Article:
- “Janitor Problem” Sinks Illinois Non-Compete We non-compete lawyers often rely on an old rule of thumb when analyzing the enforceability of a non-compete: if the restriction is so broad that it would even prohibit an employee from working as a janitor for a competitor, then it is very unlikely to be enforced by a judge. And so when a federal judge expressly endorses such a rule of thumb, the urge to blog about it is simply irresistible.
In Medix Staffing Solutions Inc. v. Daniel Dumrauf, Judge... More
- You Told a Lawyer Something, or Copied Them on an Email … Privileged or Not? Following the FBI’s recent raid of the office and home of Michael Cohen the bounds of the attorney-client privilege have become a topic of debate and discussion. During the raid, the FBI seized business records, documents, recordings, and emails. Earlier this week, Judge Kimba Wood for the Southern District of New York ruled that the U.S. Attorney’s Office for the Southern District of New York could review the documents seized with a special team in place to review for privilege... More
- Utah and Idaho Continue Trend of State Legislatures’ Focusing on Non-Competes Two western states, Utah and Idaho, have recently passed or amended their statutes dealing with post-employment restrictions on competition. This continues a national trend in which new state law in this area is increasingly the product of legislative action rather than judicial interpretation. Thus, even if an employer has no current presence in these states, it is worth one’s time to understand these changes because they could soon be coming your way.
In Utah, the legislature amended the two-year old Post-Employment... More
- DOJ Antitrust Division Follows Through on Warnings Regarding Antitrust Scrutiny of Employer Non-Solicitation Agreements On April 3, 2018, the Department of Justice Antitrust Division (“DOJ”) announced that it had entered into a settlement with two of the world’s largest railroad equipment manufacturers resolving a lawsuit alleging the defendant employers had entered into unlawful “no-poach” agreements. The DOJ’s Complaint, captioned U.S. v. Knorr-Bremse AG and Westinghouse Air Brake Technologies Corp., 18-cv-00747 (D. D.C.) alleges that three employers referred to as Knorr, Wabtec and Faively, unlawfully promised one another “not to solicit, recruit, hire without approval,... More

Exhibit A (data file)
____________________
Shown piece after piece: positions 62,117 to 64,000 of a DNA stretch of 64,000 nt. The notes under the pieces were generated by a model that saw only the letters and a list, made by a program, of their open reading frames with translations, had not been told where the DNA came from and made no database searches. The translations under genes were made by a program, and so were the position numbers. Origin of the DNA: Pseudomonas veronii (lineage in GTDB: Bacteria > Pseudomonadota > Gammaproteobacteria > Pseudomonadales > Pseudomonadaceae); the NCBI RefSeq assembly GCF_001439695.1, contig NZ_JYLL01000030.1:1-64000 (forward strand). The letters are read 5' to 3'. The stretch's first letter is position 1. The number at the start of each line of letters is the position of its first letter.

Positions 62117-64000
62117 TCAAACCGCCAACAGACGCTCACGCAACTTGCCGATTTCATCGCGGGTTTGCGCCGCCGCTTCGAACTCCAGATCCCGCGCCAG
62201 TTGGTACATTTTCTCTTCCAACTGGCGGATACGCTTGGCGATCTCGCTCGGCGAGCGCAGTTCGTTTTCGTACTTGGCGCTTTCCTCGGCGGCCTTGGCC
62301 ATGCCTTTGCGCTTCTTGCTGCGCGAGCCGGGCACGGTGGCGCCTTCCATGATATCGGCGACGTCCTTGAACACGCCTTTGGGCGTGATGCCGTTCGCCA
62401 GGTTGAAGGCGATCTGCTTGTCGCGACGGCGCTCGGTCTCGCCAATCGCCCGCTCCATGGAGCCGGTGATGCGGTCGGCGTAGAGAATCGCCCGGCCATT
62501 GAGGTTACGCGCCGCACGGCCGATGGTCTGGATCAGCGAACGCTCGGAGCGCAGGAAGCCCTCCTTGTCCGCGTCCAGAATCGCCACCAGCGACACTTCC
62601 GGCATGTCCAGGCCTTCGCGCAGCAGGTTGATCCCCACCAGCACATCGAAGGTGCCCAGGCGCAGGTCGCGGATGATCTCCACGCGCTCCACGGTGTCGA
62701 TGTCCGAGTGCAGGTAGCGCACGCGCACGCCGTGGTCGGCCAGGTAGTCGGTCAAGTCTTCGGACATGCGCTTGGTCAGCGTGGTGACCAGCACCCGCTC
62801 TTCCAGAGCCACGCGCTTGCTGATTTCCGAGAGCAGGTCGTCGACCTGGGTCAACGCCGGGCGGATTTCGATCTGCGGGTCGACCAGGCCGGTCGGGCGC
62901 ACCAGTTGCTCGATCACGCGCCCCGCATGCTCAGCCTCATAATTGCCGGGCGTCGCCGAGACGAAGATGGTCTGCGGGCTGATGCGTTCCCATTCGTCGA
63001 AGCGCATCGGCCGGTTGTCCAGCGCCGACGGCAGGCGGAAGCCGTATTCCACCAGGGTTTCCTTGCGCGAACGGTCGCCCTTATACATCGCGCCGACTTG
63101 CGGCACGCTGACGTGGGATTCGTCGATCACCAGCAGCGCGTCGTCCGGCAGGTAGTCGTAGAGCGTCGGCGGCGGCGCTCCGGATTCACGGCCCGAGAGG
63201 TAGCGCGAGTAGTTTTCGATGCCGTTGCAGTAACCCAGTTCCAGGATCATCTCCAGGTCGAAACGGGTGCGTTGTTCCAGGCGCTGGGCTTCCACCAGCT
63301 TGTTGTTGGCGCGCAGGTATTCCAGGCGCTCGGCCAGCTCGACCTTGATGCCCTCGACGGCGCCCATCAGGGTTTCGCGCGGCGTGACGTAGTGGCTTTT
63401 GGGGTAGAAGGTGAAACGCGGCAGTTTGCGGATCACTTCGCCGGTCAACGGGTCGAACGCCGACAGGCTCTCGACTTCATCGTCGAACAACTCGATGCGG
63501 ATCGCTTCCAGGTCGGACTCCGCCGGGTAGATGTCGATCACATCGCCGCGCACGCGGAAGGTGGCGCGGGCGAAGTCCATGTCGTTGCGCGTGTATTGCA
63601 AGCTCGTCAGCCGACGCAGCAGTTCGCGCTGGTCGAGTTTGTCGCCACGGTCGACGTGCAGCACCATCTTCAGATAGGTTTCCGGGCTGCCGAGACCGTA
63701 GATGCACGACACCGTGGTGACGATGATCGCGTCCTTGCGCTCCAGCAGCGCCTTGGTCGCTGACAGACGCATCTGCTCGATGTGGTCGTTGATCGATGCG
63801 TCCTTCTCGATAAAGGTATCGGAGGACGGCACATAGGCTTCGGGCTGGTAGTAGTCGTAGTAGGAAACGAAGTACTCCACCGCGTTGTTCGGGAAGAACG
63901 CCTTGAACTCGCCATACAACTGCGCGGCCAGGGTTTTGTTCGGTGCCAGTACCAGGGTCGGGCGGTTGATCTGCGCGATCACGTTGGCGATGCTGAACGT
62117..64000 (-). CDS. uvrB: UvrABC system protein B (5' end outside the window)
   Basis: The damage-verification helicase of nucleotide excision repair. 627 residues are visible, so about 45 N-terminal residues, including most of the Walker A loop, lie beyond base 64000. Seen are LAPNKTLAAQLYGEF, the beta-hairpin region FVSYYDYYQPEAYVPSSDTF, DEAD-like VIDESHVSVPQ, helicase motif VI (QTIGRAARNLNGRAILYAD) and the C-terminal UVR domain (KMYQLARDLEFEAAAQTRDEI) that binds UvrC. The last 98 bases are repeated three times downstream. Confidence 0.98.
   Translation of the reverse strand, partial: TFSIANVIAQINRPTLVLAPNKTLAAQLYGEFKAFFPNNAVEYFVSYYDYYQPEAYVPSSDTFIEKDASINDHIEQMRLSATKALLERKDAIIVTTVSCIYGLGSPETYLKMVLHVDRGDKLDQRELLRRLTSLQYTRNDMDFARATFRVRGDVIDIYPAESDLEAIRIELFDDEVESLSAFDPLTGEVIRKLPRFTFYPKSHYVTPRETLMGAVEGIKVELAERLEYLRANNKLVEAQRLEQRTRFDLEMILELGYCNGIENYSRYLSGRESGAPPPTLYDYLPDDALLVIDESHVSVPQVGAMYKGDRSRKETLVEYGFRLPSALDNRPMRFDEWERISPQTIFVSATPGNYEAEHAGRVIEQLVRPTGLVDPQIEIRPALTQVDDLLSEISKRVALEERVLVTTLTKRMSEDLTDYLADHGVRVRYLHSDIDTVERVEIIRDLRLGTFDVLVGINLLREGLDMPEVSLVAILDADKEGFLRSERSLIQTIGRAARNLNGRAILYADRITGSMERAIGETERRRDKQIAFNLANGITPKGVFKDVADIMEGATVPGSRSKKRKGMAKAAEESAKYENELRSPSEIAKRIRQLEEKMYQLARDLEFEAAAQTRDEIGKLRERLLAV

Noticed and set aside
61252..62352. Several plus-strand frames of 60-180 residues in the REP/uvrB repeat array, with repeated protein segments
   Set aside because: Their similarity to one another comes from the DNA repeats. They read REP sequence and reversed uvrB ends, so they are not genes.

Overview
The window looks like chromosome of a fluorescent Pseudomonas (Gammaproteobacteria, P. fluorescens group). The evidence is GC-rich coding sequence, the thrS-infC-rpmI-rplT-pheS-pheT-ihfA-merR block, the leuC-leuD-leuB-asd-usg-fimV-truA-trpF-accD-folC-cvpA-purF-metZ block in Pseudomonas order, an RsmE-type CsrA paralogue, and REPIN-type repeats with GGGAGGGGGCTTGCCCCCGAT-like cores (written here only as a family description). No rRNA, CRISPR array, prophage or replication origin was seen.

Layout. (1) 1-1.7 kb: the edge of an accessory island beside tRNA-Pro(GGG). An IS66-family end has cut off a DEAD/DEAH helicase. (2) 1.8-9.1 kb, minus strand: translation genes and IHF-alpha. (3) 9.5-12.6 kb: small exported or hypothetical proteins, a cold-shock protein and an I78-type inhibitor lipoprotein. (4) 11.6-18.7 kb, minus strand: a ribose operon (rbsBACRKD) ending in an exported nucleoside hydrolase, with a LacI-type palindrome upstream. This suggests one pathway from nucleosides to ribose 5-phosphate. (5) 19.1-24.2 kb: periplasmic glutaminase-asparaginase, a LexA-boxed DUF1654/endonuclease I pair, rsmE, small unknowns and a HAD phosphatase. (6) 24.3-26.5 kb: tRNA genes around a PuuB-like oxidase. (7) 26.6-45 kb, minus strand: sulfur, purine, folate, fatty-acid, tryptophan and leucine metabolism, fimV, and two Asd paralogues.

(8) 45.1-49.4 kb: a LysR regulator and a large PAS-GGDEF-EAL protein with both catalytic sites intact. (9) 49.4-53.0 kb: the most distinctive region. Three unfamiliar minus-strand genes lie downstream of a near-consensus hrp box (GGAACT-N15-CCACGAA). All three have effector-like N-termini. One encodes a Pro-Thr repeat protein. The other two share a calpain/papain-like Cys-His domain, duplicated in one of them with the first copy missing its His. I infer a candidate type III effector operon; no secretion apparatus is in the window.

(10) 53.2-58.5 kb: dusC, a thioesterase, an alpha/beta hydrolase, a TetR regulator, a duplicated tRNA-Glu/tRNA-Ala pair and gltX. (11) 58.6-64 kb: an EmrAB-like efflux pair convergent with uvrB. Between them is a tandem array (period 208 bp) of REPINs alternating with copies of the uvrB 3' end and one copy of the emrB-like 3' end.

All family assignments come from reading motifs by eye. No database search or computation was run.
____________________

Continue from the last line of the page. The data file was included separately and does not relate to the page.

- Colorado Places New Limitation on Physician Restrictive Covenants Earlier this month, Colorado amended its law governing physician non-compete agreements (C.R.S. § 8-2-113(3)). Since its enactment in 1982, that statute generally has prohibited agreements restricting the rights of physicians to practice medicine, but has allowed contractual provisions requiring a physician to pay damages arising from his or her competition if the damages are reasonably related to the injury suffered by the employer or other contracting party. Under the amended statute, “a physician may disclose his or her continuing practice of... More